A Spotlight on RHNK

Tell us a little bit about your organization and your connection to the SCTG

The Reproductive Health Network Kenya (RHNK) is a network of health professionals within private and public facilities committed to Comprehensive Sexual and Reproductive Health and Rights, advocacy and service provision. The network was formed to provide evidence-based information and quality comprehensive reproductive health services in Kenya. We are a dynamic national organization that provides best in class technical assistance on reproductive health policy, legislation, advocacy, training and service delivery. Young people are at the center of our work and we are committed to gender equality, community empowerment and innovation including digital technologies.  We partner with government, private sector, civil society organizations, community organizations, youth and LGBTQ+ populations.  We are the largest network of reproductive health professionals with more than 500 members across all cadres including gynecologists, midwives, nurses, and youth-peer providers. Our vision is to ensure that all people in Kenya have access to quality and comprehensive reproductive health information, services and supplies to lead healthy lives. We ensure that everyone is able to enjoy bodily autonomy and rights including the right to contraception, safe delivery, HIV prevention and treatment.

RHNK’s main strategic goal is to contribute to the reduction of maternal morbidity and mortality with a focus on the two among other five causes of maternal mortality and morbidity: postpartum hemorrhage and unsafe abortion.

Why does RHNK consider self-care to be a vital part of health systems? 

Self-care has been a part of the Kenya health system for a long time—it’s not new. However, it was highly appreciated during the COVID-19 pandemic lockdowns that disrupted routine health services and prevented young people from accessing quality care.  Many primary health care centers  and youth-friendly facilities were closed for preventive care, and Kenya experienced dramatically high rates of gender-based violence, unintended pregnancies, maternal mortality, and  unsafe abortions. The need to integrate self-care as an essential part of the health systems has become more urgent than ever. The health system should focus on the medical needs of patients. Self-care allows us to prevent disease and promote better health by putting information and products into the hands of clients. Self-care products that are widely being used include:  HIV self-testing, contraceptive products (e.g., DMPA-SC and emergency contraception), and medical abortion pills for safe pregnancy termination. We believe that medical providers and the medical system have a critical role to play to ensure good health; and we believe that advances in self-care can accelerate better health and well-being by putting information and products into the hands of clients and freeing up the medical system to focus on clinical interventions.  We see a world where self-care is embraced by all people, communities and the medical profession to create  healthier and equitable societies.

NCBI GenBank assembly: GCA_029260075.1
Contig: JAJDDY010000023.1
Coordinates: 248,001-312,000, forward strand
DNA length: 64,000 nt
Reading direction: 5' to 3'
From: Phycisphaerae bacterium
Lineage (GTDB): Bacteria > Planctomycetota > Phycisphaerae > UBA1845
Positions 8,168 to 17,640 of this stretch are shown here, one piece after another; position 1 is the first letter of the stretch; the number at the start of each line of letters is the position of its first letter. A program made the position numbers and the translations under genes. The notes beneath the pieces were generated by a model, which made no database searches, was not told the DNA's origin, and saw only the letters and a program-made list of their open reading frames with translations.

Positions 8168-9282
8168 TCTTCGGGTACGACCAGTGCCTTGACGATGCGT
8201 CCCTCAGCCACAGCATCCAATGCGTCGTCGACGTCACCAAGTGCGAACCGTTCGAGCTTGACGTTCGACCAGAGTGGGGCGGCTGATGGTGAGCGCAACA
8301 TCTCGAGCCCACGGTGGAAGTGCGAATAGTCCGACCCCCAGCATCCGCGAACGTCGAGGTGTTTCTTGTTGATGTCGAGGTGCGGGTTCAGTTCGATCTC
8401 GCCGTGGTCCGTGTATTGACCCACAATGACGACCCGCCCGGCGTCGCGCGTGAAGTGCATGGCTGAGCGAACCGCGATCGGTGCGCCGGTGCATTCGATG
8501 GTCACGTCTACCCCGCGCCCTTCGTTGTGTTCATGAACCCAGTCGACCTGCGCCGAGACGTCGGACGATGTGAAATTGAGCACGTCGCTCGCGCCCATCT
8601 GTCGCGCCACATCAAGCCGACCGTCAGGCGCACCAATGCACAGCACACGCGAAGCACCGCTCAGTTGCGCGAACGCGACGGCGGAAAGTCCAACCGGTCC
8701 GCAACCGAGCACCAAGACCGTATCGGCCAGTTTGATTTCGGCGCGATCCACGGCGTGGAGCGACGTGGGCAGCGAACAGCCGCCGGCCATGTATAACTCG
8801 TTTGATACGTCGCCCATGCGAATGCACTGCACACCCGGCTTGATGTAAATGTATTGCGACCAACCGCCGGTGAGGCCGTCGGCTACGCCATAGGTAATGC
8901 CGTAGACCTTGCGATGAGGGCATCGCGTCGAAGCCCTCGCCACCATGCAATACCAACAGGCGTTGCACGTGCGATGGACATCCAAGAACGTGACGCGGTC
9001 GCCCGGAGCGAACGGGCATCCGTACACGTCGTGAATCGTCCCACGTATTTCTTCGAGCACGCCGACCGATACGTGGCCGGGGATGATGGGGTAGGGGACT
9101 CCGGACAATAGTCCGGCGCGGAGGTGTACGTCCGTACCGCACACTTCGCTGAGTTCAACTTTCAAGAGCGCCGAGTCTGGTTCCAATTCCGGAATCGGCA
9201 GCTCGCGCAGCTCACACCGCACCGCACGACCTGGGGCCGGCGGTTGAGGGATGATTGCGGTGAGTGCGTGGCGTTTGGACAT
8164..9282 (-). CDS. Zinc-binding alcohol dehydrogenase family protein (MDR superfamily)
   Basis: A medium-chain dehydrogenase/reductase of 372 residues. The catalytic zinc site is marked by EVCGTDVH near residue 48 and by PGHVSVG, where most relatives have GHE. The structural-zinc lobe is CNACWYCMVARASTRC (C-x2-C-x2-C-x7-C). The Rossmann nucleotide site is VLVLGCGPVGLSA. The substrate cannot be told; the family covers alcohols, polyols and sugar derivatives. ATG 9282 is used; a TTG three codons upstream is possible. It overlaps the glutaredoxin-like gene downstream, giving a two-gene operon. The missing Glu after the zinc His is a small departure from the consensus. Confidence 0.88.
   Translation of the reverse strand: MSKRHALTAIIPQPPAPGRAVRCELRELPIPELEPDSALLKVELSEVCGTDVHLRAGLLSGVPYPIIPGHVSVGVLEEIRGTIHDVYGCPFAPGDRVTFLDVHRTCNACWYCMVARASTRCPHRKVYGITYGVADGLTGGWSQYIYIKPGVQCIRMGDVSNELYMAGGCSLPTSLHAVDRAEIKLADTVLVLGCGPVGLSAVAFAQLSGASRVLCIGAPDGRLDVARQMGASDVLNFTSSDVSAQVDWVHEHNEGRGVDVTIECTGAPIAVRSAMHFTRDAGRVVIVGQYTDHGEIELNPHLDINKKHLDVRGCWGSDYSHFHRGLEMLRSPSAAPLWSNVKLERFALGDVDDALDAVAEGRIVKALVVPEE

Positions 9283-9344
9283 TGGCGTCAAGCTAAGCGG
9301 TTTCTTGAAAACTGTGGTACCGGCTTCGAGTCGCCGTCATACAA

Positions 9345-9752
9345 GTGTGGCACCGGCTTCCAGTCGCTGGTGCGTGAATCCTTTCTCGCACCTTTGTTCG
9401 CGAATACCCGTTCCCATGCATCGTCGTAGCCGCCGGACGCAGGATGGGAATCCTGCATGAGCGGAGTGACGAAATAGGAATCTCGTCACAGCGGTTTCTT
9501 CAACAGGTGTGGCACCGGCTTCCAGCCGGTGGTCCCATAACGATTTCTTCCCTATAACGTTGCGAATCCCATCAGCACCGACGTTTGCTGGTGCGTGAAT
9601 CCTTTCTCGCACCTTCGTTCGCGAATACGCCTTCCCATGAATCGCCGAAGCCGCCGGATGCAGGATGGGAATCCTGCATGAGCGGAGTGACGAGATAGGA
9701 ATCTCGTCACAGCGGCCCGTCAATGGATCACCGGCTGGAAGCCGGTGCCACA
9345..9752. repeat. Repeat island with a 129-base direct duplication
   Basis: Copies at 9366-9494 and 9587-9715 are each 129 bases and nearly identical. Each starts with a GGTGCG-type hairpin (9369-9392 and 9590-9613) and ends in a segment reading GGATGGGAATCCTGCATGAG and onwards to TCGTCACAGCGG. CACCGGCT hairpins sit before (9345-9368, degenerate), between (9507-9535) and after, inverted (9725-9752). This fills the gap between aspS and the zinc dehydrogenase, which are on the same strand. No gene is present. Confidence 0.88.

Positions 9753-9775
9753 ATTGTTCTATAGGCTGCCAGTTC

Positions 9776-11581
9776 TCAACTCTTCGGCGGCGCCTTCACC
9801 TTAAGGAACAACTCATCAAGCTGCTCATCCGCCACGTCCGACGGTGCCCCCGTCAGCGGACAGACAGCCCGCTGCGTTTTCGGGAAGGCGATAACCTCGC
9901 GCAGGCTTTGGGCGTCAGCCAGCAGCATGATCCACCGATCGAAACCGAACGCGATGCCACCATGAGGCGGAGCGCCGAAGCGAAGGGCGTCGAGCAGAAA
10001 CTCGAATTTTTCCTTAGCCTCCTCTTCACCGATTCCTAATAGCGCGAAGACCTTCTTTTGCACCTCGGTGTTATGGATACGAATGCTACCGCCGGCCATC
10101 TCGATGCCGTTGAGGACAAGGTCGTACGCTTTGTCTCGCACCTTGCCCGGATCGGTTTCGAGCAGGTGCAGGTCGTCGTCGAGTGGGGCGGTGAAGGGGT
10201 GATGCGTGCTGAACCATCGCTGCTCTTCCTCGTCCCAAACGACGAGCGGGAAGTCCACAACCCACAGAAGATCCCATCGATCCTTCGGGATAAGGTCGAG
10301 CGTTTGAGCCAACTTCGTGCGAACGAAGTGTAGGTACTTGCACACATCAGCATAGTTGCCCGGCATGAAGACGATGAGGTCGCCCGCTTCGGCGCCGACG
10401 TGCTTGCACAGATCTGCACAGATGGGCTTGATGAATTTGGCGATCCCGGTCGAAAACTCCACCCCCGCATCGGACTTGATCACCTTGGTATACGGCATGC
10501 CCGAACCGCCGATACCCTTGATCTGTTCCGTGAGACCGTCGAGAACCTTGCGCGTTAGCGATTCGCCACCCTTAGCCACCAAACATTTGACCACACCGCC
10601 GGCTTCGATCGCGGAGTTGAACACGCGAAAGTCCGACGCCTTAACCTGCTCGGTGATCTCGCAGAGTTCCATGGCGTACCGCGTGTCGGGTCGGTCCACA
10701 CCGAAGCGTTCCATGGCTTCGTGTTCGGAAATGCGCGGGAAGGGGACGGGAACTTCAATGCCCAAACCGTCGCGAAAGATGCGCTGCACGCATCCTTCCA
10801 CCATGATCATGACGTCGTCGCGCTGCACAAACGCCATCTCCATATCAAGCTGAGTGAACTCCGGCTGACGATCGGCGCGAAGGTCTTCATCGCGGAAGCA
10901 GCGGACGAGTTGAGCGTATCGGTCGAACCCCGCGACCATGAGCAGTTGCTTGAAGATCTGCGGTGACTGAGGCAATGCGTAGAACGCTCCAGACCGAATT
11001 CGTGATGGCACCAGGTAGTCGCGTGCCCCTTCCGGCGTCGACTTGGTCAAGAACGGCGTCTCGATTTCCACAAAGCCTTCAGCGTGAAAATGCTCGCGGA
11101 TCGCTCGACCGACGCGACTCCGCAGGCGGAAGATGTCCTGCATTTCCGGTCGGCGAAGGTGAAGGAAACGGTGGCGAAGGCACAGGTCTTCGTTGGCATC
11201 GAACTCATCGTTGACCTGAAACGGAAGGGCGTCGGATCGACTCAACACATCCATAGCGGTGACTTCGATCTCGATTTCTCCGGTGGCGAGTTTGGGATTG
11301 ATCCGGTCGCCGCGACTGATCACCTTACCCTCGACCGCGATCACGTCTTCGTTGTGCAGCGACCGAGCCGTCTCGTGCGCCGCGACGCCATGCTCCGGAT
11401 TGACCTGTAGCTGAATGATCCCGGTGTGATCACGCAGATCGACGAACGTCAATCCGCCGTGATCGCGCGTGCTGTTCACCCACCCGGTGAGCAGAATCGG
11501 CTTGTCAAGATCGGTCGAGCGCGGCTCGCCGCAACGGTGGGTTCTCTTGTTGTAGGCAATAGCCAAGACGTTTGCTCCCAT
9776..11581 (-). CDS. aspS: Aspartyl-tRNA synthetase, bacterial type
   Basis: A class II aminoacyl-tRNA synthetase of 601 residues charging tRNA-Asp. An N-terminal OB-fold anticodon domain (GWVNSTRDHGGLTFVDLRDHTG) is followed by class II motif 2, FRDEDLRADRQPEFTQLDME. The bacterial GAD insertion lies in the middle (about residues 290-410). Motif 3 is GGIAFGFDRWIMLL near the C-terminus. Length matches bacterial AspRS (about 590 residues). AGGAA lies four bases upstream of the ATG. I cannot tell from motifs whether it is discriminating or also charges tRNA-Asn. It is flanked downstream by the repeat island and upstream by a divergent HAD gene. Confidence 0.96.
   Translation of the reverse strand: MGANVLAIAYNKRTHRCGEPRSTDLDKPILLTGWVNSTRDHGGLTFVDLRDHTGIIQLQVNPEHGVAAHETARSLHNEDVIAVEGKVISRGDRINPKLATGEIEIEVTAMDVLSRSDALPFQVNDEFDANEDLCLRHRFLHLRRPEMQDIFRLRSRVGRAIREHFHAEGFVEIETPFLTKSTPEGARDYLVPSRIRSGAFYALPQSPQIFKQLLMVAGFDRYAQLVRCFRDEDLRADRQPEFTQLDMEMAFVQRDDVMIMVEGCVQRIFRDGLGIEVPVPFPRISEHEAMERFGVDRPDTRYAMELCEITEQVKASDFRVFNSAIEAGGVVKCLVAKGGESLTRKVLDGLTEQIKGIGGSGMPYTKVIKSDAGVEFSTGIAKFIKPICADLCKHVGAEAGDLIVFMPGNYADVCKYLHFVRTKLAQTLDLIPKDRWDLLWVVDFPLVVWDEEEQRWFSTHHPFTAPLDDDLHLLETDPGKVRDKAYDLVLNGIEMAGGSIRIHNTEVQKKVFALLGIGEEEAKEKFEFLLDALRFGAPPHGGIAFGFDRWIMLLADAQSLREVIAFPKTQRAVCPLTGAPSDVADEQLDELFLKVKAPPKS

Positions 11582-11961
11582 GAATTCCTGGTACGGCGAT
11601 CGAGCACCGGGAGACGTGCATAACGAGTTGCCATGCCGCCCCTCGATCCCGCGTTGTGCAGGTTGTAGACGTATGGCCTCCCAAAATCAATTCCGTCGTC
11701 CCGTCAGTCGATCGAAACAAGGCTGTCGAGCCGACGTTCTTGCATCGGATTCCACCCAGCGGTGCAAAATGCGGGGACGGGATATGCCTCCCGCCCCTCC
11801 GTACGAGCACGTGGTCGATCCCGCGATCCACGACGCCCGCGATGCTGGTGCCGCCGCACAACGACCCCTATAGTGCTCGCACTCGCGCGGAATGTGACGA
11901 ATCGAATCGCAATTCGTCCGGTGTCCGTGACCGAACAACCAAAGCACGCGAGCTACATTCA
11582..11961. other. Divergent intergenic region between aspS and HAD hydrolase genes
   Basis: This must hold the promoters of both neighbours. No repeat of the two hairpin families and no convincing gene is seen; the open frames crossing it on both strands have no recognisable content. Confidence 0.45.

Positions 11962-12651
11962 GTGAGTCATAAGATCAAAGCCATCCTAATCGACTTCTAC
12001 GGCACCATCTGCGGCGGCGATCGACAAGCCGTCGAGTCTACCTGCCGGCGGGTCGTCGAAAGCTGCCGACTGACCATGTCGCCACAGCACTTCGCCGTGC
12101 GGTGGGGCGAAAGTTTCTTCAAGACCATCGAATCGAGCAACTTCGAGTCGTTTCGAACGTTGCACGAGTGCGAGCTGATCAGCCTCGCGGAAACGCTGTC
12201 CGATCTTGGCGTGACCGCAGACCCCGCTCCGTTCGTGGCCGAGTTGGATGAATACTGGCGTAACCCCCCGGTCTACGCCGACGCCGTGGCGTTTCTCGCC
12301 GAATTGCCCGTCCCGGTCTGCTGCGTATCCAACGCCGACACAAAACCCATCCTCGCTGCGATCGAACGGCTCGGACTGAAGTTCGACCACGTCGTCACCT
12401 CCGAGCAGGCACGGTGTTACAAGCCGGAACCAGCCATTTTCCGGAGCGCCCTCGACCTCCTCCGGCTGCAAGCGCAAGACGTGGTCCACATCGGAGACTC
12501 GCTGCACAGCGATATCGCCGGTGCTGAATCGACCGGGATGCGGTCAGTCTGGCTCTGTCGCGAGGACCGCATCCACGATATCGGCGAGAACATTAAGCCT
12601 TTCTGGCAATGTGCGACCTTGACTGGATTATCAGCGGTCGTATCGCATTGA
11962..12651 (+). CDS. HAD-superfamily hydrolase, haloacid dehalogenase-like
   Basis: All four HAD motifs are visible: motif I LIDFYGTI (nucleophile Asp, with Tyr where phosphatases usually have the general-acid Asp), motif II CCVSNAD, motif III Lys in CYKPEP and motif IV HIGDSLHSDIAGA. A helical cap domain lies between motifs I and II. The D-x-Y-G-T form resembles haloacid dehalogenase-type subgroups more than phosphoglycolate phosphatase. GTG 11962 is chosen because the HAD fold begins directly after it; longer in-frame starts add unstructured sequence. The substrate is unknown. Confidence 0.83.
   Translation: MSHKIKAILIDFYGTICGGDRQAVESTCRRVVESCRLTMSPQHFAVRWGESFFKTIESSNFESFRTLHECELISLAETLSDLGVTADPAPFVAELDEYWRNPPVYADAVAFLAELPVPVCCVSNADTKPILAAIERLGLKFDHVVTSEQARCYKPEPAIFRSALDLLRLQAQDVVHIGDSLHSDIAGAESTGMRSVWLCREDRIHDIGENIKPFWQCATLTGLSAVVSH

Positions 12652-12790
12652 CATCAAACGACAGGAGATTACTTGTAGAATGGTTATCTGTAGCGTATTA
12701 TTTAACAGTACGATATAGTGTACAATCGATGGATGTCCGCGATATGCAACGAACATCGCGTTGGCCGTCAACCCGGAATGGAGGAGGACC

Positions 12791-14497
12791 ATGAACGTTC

What are the main challenges to advancing self-care in Kenya? 

We have made  progress in Kenya working with the Ministry of Health, medical and scientific community, local and international partners, and advocates at national and county-levels to advance self-care. The five major challenges identified by the Kenyan self-care community are:

  1. Need for policy guidelines and regulatory framework; 
  2. Ensuring supply of affordable and quality products; 
  3. Insufficient attention to consumer information, education and behavior change communication-especially for young people; 
  4. Innovative financing of mechanisms for young people;
  5. Blueprint to catalyze public-private partnership to scale up self-care.   
What does RHNK hope to achieve through its advocacy work as the SCTG’s new Kenya Self-Care Network lead? 

First, we are excited and honored to lead the Kenya Self-Care Network (NSN) and want to recognize the pioneering work of partner organizations and the Ministry of Health (MOH).  Our north star this year is to enhance and address the policy environment and ecosystem. In light of the launch of the WHO’s Consolidated Guideline on Self-Care Interventions for Health and Well-Being, one of our most important objectives of the NSN this year will be to have a technical committee review the WHO’s guidelines and work with the MOH to establish Kenya’s national self-care guidelines to create a strong policy environment and regulatory framework for the future. We want to use the review process to build and foster a strong and vibrant commitment to self-care, and we will ensure active engagement by youth, LGBTQ+ and vulnerable communities.  We will be working with advocates at the national, county and grassroots level to provide information, education and evidence so they can actively participate in shaping the guidelines, advocating to fund self-care in their counties and communities and disseminating the guidelines when they are finished in early 2023.   The future of health care globally includes a strong and vibrant self-care component, and we are excited to be part of this global Self-Care Trailblazer Group community. 

(Photo description: RHNK network providers and youth peer providers during a community engagement on DMPA -SC.)


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